SIMSBURY, Conn. (AP) — The Connecticut doctor whose wife and two daughters were killed in a 2007 home invasion said Friday he is considering a run for Congress.
Dr. William Petit told reporters he is "50-50" on running for office and has not made a decision. Petit and his new wife are expecting a baby in December.
Petit has spoken with Republicans about running in the 5th Congressional District, The Associated Press reported Thursday. The district is represented by Democratic Rep. Elizabeth Esty.
Petit, who spoke Friday before attending event in Simsbury on domestic violence, was asked about issues including the partial government shutdown and Republican tactics in the battle over the new health care law.
"If you believe in smaller government and less spending, you have to stand your ground and try to do what you can to have a position to negotiate from," Petit said.
Petit was the only survivor of the hostage ordeal in which his wife and two daughters were killed inside his home in Cheshire.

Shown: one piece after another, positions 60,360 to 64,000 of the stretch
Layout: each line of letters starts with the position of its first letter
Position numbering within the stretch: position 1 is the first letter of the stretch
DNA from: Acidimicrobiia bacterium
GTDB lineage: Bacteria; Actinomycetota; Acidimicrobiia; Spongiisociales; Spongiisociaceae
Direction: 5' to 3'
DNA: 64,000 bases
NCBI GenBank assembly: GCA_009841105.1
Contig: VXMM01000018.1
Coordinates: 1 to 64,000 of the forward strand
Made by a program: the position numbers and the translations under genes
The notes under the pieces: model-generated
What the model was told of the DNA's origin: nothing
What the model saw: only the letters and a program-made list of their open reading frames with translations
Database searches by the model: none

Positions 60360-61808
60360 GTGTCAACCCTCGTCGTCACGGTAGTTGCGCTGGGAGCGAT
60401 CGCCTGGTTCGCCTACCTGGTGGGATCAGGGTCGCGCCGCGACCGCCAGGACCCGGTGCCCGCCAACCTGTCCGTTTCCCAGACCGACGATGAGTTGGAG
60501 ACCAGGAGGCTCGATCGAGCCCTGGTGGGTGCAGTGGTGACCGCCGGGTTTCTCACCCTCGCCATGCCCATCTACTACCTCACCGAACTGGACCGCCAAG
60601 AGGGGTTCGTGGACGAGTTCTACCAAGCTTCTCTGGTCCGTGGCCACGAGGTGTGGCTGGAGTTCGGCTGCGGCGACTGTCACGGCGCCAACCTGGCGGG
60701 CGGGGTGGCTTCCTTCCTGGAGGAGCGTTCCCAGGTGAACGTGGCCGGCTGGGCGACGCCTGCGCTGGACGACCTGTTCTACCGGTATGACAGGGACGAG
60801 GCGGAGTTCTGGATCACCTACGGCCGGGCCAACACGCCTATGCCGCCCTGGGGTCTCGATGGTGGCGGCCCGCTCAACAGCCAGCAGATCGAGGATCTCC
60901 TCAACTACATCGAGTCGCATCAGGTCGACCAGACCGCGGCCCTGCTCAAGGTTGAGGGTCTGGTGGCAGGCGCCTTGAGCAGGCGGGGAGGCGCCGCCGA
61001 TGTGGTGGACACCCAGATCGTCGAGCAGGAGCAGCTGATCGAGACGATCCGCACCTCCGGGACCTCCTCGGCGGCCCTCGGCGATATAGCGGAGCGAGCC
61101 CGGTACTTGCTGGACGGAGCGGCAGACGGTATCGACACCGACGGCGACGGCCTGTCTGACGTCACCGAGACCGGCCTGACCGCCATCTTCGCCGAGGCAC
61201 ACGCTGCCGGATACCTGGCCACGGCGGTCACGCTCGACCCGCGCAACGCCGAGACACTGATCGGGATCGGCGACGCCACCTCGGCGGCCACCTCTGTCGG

The family was held hostage for hours by two paroled burglars and their home set on fire. Petit was beaten, tied up and taken to the basement, but he managed to escape and crawl to a neighbor's house for help.
His wife was taken to a bank to withdraw money, then was raped and strangled back at the house. Their daughters were tied to their beds and died of smoke inhalation after the house was doused in gasoline and set on fire.
Steven Hayes, 50, and Joshua Komisarjevsky, 33, were sentenced to death for the killings.
Petit has never held elected office, but he was deeply involved in campaigning against the repeal of Connecticut's death penalty.
Petit would make a formidable candidate, said state Republican Sen. John Kissel of Enfield.
"He's very honest. He's an extremely good speaker, he's photogenic, he's personable and he's got an incredible life story that is filled with both horrific tragedies but great accomplishments as well," Kissel said.
The seat is one where Republicans have their best chance to break Democrats' lock on the state's congressional delegation.